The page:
What is an equitable level of taxation for the upper level of wage earners compared to the middle to lower wage earners?
In order to provide information for the discussion and to dispel some of the misinformation indicated in much of the rhetoric,
this article provides an analysis of the disparity in U.S. individual income tax revenues.
The majority of the information provided represents the year 2005 due to limited availability of more recent data.
All the data is derived directly from the IRS Tax Statistics website.
To provide some context, individual income taxes comprise approximately 44% of U.S. Tax revenues.
The sources of U.S. Tax revenues are as follows:
Individual Income Tax payments are examined below.
The majority of the charts on this page display taxation by percentage of tax filers in specific income categories as follows:
The first question one might ask when thinking about fairness in the tax system might be:
What percentages of the total individual income taxes are paid by each portion of the population?
The distribution of individual income taxes paid are as follows:
It is obvious from the above chart that the vast majority of tax filers are paying a very small proportion of total individual income taxes,
and a very small proportion of tax payers are paying a very high proportion of total individual income taxes. Since there has been so much
political discussion about massive tax cuts for the "Rich", then the current disproportionate level of individual income tax payment by the most wealthy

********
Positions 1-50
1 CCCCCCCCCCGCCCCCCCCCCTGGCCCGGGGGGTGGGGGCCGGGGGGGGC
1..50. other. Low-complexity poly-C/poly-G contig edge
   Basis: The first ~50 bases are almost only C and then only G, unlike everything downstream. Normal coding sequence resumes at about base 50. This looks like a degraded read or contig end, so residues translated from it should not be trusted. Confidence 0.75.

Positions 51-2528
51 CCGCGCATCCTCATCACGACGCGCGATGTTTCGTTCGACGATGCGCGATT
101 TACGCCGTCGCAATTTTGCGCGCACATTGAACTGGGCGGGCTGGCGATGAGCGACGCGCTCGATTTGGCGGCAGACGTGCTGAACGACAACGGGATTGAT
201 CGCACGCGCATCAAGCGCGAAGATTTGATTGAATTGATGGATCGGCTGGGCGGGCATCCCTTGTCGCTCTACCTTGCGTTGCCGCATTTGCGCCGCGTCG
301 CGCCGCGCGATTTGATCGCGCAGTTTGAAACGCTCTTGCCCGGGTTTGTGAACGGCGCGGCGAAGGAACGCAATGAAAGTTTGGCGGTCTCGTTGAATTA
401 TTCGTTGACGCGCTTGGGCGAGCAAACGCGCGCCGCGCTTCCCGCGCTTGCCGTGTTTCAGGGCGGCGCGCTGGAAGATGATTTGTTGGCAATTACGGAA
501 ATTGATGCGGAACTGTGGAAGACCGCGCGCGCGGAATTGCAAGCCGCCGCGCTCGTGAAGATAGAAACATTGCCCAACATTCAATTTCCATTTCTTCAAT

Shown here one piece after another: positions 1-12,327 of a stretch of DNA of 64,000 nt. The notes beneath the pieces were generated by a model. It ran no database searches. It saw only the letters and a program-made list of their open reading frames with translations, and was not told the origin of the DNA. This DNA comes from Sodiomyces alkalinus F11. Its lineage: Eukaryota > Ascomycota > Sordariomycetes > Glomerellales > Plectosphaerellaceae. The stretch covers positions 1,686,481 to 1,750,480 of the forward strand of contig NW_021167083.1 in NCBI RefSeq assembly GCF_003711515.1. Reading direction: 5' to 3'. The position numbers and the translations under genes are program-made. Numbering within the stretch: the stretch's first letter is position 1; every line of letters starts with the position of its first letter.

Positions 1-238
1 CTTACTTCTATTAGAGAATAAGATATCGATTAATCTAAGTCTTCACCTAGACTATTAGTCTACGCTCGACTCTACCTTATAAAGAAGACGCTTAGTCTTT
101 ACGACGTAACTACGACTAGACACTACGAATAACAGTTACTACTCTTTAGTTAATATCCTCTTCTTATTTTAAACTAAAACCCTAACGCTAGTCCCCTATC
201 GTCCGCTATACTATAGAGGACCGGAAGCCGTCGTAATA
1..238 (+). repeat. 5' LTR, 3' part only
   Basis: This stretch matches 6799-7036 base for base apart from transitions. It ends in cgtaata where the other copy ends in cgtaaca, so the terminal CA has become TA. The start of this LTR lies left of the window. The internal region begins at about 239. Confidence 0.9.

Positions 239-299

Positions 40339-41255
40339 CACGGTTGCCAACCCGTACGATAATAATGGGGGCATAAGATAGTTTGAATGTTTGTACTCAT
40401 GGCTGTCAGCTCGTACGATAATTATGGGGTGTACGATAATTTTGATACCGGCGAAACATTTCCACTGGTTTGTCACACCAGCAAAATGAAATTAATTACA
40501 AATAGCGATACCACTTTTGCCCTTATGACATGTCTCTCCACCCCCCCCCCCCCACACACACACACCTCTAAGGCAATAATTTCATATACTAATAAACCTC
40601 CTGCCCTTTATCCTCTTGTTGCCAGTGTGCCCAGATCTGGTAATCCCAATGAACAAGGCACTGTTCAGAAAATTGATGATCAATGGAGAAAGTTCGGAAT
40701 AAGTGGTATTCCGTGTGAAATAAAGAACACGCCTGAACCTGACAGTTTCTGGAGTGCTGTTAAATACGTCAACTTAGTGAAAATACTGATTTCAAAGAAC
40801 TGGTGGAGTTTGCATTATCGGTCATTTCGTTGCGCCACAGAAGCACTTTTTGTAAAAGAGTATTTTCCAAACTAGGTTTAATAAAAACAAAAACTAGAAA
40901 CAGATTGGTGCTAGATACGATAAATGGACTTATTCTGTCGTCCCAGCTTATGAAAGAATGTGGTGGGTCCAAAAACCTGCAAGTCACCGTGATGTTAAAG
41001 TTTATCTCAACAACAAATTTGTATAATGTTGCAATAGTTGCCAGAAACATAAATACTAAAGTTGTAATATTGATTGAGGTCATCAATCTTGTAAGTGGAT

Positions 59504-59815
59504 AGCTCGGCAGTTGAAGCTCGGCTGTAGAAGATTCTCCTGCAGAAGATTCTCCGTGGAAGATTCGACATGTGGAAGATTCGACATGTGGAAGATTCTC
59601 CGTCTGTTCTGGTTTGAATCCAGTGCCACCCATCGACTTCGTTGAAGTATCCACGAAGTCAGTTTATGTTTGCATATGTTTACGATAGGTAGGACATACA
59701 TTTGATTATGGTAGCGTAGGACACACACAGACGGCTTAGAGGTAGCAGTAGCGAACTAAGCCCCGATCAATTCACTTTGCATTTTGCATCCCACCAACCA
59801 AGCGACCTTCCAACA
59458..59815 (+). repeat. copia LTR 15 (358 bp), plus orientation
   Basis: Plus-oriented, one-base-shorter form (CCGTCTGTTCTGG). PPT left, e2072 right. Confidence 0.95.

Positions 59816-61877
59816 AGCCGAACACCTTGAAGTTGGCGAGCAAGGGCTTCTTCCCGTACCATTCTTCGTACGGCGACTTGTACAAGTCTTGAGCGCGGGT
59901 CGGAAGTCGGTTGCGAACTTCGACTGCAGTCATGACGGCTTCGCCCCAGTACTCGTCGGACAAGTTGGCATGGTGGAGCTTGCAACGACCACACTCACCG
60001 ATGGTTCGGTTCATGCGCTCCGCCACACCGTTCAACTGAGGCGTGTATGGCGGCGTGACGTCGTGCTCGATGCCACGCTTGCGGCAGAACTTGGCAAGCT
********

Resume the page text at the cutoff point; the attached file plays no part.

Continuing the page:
individuals must have been significantly higher in the past, right?
Wrong! In fact, the percentage of total individual income taxes paid by the
highest wage earners have increased by approximately 14 percentage points (or 1.53x) in the last 20 years. While the lowest
wage earners dropped by more than 3 percentage points (or 0.47x) in the same time period:
One might be able to justify the total level of individual income taxes paid by the highest 1% of wage earners if the disparity is only due
to their disproportionately large incomes. In fact, the incomes of the top tiers of income are much larger than the lowest 50%.
This chart displays the maximum level of income for each income level (the top 1% has no maximum):
However, the next chart shows that the lowest 50% of wage earners on average pay only 3% of their Adjusted Gross Incomes
in federal individual income taxes while the top 1% on average pay 23.1% of their incomes.
Effective tax rate by income level:
In fact, 41 million (or 45%) of the tax returns with Adjusted Gross Income under $50,000 did not pay any income taxes at all.
Only approximately 1 million (or 2%) of the tax returns with Adjusted Gross Income greater than $50,000 did not pay any income taxes.
Perhaps if the percentages and counts are not telling the whole story, plotting the total dollars paid may appear more equitable.
Or perhaps not:
Another way to look at the tax burden is to plot the average tax paid per filed tax return in each income level:
This shows that the highest income earners are paying a vast majority of the taxes. In fact, on average, the top 1% of income earners are